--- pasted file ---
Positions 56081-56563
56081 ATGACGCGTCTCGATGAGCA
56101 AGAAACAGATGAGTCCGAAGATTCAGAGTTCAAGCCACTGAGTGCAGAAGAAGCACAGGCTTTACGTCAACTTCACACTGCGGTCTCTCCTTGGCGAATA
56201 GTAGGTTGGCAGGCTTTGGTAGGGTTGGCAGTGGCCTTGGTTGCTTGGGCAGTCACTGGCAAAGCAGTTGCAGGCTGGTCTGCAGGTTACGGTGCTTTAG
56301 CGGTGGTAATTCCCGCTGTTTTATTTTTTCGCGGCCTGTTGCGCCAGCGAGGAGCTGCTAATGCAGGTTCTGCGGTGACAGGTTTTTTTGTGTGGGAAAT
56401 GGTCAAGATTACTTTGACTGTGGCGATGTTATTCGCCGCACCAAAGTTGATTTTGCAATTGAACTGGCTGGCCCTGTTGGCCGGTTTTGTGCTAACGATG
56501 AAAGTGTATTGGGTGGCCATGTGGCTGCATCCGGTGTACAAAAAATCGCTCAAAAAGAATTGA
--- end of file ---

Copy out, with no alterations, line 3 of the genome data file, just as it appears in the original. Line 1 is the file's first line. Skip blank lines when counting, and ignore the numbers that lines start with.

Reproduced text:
56101 AGAAACAGATGAGTCCGAAGATTCAGAGTTCAAGCCACTGAGTGCAGAAGAAGCACAGGCTTTACGTCAACTTCACACTGCGGTCTCTCCTTGGCGAATA